that asunlgs began to be questioned for the first time in the late 19th century. as medical authorities became interested in the issue. for the first time, persons drawn to same sex sex began to be seen as individuals possessed of a distintive psychological identity. it was in this era that the concept of the homosexual first came into being. leading stud dis of homosexuality in the late 19th century, that it was a pathology, that persons afflicted with this were strange freaks of nature. among the questions debated were whether the inclination to engage in homosexual conduct was congenital or acquired. whether it was curable or incurable. and whether it should be accepted as an unavoidable condition or actively resisted and suppressed. physicians proposed a broad
range of remedies includinging hip noes is, sex with prostitutes, intense bicycle riding. rectal massage. burning the neck and lower back with hot irons. electric stimulation, castration and clerectomy. many doctors recommended the sterilization of homosexuals in order to prevent this from being passed on from one generation to the next and by 1938, 32 states had enacted couple pulsery sterilization laws aimed at homo sex yuls. also in 1930s, the image of the homosexual took on a sinister cast. growing public anxiety over sex crimes recast the dominant image of dangerous sipsycho paths. demon as perverts and child
molesters, they became the new enemy of the people and arrests for sodomy increased dra matly in the 1930s. during world war ii, the united states for the first time, attempted to prevent homosexual men and women from entering the military and those who were discovered were discharged in proceedings that left them branded for life. with the advent of the cold war, things got even worse. fearful of domestic aversion, they turned with a vengeance against homosexuals. for americans viewed communism as athiestic, un-christian and degenerate. as one congressman asserted, the russians are strong believers in homosexuality and warned that communists are now converting american youth to homosexuality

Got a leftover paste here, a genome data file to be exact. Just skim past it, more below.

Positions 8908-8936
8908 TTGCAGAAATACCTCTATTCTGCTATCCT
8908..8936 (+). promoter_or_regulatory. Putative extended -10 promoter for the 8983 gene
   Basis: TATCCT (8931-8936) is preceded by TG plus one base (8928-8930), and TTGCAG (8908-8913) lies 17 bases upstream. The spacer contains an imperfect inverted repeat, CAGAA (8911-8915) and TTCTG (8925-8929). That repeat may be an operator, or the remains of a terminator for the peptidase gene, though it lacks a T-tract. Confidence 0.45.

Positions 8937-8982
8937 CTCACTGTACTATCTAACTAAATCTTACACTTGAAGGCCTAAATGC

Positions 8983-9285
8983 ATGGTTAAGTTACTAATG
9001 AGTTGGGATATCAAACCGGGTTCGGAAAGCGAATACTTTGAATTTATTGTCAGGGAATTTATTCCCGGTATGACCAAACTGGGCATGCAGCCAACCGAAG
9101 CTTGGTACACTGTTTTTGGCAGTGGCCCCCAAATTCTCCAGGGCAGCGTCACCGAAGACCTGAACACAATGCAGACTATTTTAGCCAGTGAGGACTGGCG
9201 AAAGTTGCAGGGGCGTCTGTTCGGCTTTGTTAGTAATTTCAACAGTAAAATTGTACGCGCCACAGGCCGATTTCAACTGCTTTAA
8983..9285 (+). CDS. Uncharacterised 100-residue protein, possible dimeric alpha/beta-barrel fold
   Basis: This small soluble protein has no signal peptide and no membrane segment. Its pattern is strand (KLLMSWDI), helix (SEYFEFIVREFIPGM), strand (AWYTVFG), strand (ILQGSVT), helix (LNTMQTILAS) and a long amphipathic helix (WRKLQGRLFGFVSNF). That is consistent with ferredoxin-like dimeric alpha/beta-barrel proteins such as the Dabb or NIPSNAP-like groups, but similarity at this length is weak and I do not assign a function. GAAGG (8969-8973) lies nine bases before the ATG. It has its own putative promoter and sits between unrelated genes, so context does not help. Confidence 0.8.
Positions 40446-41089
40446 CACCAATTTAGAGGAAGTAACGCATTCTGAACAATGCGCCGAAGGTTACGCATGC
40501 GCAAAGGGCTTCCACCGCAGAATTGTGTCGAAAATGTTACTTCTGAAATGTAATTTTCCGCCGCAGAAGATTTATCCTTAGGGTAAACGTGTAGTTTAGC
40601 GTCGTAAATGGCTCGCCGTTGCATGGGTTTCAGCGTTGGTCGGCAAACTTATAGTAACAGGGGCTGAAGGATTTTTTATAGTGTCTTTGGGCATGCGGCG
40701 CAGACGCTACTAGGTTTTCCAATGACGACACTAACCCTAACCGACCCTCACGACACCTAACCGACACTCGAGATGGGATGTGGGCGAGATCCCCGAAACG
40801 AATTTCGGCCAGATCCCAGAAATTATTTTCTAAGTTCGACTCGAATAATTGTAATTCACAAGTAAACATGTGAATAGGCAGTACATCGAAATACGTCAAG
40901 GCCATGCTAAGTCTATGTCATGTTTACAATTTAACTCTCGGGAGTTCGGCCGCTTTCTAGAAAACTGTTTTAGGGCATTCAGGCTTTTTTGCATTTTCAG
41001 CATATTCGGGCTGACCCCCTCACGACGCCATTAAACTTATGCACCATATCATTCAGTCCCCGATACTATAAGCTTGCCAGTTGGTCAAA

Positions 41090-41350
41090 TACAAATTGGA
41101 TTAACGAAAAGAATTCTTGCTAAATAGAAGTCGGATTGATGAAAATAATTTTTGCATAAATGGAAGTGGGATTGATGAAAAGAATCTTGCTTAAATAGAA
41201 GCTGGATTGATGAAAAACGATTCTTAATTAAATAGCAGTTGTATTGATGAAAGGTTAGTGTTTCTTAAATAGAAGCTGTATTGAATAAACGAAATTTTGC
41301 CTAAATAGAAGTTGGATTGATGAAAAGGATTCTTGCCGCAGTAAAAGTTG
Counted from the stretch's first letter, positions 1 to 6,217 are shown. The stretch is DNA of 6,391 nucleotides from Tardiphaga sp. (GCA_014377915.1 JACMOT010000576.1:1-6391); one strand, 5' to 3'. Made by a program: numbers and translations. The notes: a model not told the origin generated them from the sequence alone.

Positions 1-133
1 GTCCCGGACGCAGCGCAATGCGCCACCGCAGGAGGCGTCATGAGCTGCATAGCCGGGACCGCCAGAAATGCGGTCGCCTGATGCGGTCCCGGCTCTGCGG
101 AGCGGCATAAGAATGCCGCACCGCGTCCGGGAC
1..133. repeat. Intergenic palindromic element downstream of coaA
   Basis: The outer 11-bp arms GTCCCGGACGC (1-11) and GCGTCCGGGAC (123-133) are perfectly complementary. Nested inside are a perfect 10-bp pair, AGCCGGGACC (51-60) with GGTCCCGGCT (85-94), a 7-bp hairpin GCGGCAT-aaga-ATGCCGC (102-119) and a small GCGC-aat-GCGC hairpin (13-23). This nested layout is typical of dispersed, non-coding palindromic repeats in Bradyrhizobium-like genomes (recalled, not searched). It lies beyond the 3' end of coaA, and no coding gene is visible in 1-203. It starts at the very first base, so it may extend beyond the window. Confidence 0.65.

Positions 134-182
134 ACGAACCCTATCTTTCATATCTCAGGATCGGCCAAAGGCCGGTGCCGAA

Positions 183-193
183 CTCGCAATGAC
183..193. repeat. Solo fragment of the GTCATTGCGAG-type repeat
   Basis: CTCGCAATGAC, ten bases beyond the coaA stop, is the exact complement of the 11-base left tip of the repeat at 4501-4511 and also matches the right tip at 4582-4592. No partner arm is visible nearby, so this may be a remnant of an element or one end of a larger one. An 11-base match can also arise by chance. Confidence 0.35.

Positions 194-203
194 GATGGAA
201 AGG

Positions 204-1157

in order to defeat us from within. by 1950, the lav darr scare was underway. the government began using lie detectors. the fbi compiled lists of suspected homosexuals and president eisenhower issued an executive order declaring sexual perversion a serious security risk. in light of the intensity of the antihomosexual fever that gripped the nation, gays and lesbians found themselves increasingly isolated. in a society in which the dominant religion excoloruated it as a heinous sin, the law branded it as a vicious crime and the medical profession diagnosed them as diseases, the vast majority of individuals who harbored homosexual impulses did their best to hide their secret shame from family, friends, neighbor, employers and associates.
the terrible fear of discovery kept the secret lives of most invisible, even to one another. indeed, even civil rights groups turned their backs on gays and lesbians in the area. in 1957, the civil liberties union declares quote, it is not wherein the province of the aclu to question the laws aimed at the elimination of homosexuals. in the late 1960s though, inspired by the women's rights movements, a handful of courageous gay men and lesbians began calling openly for the acceptance as equals in society. in 1969, for example, carl whitman penned what he turn termed the gay manifesto where he declared quote, our first job is to clear our own heads of the garbage that's been poured into them. liberation for gay people is